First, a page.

City National's Mediocrity Really Isn't

When does anemic EPS growth lead to an analyst upgrade, mounting trading volume, and upward pressure on the stock price? No. 1, when it was expected, and No. 2, when the underlying fundamentals are positive. Both were the case with Beverly Hills-based City National Corporation (NYSE: CYN  ) , which reported EPS of $1.15 in 2007's first quarter, up from $1.12 per share in the year-ago quarter.

So what was positive? Earning asset growth was strong, led by average loans, which increased 10% over the past year. That went a long way toward offsetting margin pressures. Contrast that with Wells Fargo (NYSE: WFC  ) , which actually experienced higher margins, but average loans that were up less than 1%. Between margin and earning asset growth, I'd rather have the earning asset growth, in part based on the fees that sometimes come from the earning asset growth.

Even though loan growth was strong, don't assume lending standards have been compromised. In fact, asset quality was boringly great. I say "boring" because nonperforming assets have been so low for so long that City National hasn't had to record a provision for loan losses in 15 consecutive quarters. Need more evidence? In its roughly 53-year history, this bank has never had to foreclose on a single-family mortgage loan. Trust me: This is no Capital One Financial (NYSE: COF  ) , which regularly chokes on charge-offs of about 2% of loans per quarter.

Not having to establish a provision for loan losses obviously helped City National's profitability ratios, as did keeping expenses down. Noninterest expense increased 7% relative to the year-ago level, but was only up 2% excluding the recently acquired operations of Business Bank of Nevada and Independence Investments, LLC. As a result, ROA was 1.55% in 2007's first quarter, while ROE was 15.1%. As a frame of reference, the ROA and ROE of BB&T (NYSE: BBT  ) were 1.42% and 14.9%, respectively, in the first quarter of 2007.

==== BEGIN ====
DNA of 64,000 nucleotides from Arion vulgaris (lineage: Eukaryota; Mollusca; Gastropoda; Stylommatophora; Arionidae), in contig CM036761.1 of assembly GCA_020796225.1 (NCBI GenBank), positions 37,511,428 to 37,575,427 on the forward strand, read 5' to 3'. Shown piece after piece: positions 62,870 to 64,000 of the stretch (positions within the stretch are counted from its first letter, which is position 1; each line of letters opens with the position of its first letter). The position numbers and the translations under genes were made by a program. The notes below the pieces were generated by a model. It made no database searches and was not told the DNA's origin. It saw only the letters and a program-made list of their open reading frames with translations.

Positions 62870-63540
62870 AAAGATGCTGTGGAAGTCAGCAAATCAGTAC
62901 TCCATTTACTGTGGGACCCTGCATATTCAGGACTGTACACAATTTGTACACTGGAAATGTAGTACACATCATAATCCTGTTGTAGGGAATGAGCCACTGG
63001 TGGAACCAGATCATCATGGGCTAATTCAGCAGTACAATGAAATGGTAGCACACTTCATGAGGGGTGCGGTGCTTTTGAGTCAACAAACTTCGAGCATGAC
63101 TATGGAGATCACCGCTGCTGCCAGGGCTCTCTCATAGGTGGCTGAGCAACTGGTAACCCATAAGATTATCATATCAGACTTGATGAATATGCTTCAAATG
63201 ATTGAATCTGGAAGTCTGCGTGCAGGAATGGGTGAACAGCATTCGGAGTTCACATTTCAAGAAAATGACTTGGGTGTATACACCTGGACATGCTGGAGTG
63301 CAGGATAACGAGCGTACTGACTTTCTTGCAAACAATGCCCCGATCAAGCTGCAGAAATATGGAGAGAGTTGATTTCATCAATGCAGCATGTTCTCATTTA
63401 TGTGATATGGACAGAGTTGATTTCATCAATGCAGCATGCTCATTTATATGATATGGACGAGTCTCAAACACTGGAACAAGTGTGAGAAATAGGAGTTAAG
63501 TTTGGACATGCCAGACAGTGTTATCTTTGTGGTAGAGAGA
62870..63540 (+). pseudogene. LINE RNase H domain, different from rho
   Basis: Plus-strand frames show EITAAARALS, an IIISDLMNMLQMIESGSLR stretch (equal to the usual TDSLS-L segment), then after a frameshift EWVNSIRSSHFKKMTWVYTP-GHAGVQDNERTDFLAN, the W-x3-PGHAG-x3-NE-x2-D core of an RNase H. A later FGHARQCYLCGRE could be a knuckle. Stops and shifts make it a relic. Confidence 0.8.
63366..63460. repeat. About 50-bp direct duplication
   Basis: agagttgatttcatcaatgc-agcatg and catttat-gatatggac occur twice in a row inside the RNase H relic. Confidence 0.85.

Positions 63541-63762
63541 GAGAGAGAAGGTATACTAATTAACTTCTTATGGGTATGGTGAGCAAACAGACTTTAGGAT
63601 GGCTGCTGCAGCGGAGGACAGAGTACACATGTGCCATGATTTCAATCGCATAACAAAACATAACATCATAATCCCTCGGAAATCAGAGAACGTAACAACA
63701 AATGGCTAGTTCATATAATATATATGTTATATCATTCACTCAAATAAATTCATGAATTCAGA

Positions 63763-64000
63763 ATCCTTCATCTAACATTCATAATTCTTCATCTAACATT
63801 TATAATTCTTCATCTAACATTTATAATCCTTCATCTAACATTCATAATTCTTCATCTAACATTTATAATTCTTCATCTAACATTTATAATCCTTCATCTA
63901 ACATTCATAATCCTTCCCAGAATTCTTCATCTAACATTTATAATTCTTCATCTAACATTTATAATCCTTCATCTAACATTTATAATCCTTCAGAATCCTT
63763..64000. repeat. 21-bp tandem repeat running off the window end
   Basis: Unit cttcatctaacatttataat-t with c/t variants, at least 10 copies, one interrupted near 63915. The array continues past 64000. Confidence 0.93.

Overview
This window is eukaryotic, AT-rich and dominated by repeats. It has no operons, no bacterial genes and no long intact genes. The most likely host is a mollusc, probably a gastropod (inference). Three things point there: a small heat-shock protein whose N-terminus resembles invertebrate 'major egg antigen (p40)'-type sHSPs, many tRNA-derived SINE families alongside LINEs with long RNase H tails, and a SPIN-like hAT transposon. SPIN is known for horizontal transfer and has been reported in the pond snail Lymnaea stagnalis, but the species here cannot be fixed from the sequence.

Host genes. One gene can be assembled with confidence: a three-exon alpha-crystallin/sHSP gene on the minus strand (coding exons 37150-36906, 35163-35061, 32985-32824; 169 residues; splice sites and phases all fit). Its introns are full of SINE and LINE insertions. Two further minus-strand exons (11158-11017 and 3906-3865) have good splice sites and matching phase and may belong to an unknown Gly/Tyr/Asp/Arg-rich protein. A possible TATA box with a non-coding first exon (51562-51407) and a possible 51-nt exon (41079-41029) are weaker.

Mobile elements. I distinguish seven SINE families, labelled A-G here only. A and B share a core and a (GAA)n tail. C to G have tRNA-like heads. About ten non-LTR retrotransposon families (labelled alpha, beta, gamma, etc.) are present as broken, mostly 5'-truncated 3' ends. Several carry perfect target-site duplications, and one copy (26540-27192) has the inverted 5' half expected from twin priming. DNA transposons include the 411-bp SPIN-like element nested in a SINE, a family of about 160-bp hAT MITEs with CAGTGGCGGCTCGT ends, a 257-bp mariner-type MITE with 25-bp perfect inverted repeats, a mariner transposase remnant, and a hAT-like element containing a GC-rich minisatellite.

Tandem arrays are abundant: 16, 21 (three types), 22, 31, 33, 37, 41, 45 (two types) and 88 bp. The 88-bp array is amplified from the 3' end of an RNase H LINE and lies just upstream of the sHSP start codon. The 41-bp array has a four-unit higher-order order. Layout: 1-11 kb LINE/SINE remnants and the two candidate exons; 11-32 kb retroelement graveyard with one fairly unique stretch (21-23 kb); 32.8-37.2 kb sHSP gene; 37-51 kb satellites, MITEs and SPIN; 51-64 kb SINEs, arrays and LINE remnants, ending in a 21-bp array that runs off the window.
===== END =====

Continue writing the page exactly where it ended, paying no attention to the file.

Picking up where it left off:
So, given that EPS growth was modest and is only expected to be about 3% to 5% in 2007, why the mounting volume and analyst upgrade? Because it's got a great niche (private banking, business banking, and wealth management), is in great markets (California and Nevada), and has a reasonable valuation (roughly 16 times trailing 12-month earnings). Don't worry about the multiple of book value being roughly 2.3 times. Given the ROE, it is justified.

While I wouldn't expect a huge run-up in the stock near term, this is an appealing stock to own over the long term, especially given the expectation for improving earnings momentum. The Street estimates are for EPS growth to increase to 8% in 2008 and 12% in 2009.

More banking Foolishness:

Fool contributor Buddy Howard, CFA, lives in Raleigh, North Carolina, and does not own shares of any company mentioned. BB&T is an Income Investor recommendation. Fool rules are here.


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